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Sony’s Hirai admits they were slow responding about PSN hack

Sony have said today that part of their PlayStation network will be back online this coming week. It has been a tough month for Sony, with over 70 million of their customers angry about personal details being stolen by hackers.

Insiders are claiming that Sony might be optimistic on their time scale, with some claiming that it could be a full month before they are able to perform a full reboot of the online media network.

Kazuo Hirai, Sony’s deputy president finally spoke out offering an apology while bowing “I am deeply sorry for worrying, and inconveniencing, our users.” Many say this apology is too little, too late.

The security problems facing Sony have huge ramifications for the technology giant. Sony have already been struggling to keep up with Apple and the latest blows indicate that there are some serious loopholes with their security protocols. While the security issues are important, the public and press have been hammering Sony for a very slow public support system, not even instructing customers of the seriousness of the issues until many days later. It took them a full week to inform their user base that credit card information had been compromised. This hasn’t been sitting well with many gamers and parents who have already cancelled credit cards, sold the console and ditched support for the company.

Sony’s problems continue, as a subcommittee of the United States House Of Representatives have sent them a letter asking for detailed information about the attack, including when the intrusion occurred and if they know who is responsible for the attack and when the company notified law enforcement.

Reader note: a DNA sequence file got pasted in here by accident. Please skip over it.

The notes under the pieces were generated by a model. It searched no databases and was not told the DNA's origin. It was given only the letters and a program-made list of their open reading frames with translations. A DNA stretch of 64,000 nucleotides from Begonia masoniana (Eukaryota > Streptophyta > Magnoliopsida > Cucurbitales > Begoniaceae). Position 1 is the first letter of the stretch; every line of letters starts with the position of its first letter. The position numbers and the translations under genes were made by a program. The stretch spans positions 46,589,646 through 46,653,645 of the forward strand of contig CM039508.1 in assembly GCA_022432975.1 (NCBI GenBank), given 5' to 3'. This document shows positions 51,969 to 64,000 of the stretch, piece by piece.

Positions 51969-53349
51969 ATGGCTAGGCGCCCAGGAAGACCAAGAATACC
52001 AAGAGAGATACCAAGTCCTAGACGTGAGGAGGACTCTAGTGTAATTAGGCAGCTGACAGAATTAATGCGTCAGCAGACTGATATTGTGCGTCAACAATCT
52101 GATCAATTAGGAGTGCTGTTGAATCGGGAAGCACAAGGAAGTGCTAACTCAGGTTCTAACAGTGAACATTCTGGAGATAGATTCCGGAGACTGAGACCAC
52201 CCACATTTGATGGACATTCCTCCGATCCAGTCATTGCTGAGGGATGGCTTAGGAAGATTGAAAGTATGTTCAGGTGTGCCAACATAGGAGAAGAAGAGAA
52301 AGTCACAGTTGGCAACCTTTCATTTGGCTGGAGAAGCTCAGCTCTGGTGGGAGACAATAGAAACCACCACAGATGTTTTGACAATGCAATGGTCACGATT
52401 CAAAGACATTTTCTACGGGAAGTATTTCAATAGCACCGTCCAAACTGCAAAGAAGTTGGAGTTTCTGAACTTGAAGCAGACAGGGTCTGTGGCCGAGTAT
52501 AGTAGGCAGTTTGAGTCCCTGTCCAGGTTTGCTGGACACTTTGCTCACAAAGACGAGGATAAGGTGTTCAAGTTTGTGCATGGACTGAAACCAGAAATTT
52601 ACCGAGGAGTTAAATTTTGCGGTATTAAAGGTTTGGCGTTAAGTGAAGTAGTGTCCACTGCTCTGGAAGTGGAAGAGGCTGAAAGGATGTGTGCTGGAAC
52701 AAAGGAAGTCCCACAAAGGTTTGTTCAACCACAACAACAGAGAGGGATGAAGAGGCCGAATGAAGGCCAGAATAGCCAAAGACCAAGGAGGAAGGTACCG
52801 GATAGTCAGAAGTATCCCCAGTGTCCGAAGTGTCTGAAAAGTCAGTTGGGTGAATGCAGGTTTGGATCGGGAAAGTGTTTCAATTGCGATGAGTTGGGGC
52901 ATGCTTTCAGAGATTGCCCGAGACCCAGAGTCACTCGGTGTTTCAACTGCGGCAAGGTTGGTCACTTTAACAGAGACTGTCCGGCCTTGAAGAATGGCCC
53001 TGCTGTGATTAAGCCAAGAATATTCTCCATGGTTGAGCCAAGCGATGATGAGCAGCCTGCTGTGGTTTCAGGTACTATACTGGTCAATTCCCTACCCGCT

Kazuo Hirai: offered apology to customers

Sony claim that an ‘unauthorised person’ hacked into their servers last month and obtained personal information on Playstation and Qriocity account holders including names, email addresses, physical addresses, user names, password and even possibly credit card information.

Sony warned customers to ‘remain vigilant’ by monitoring identify theft and unauthorised credit card use. Sony said that usernames and passwords were NOT encrypted, but the credit card information it had for 10 million people had been encrypted and that there was no hard evidence to prove it had been taken.

Mr Hirai had no option but to admit that they were slow in providing information about the network breach to their customers. It had taken time for them to gather accurate data on the breach he said.

“Inspecting and analyzing a vast amount of data unfortunately took a lot of time,” he said. “We wanted to make sure that the information we provided was accurate as possible.”

Once the network is back up and running, customers will be forced to change their passwords before they can connect again. Sony are going to offer free content and other goodies as part of an ‘appreciation program’.

“Sony continues to place utmost priority on its network strategy,” Mr. Hirai said. “We intend to continue our global expansion.”

KitGuru says: Is all this enough to convince customers that Sony are now secure and genuinely concerned about their user base?

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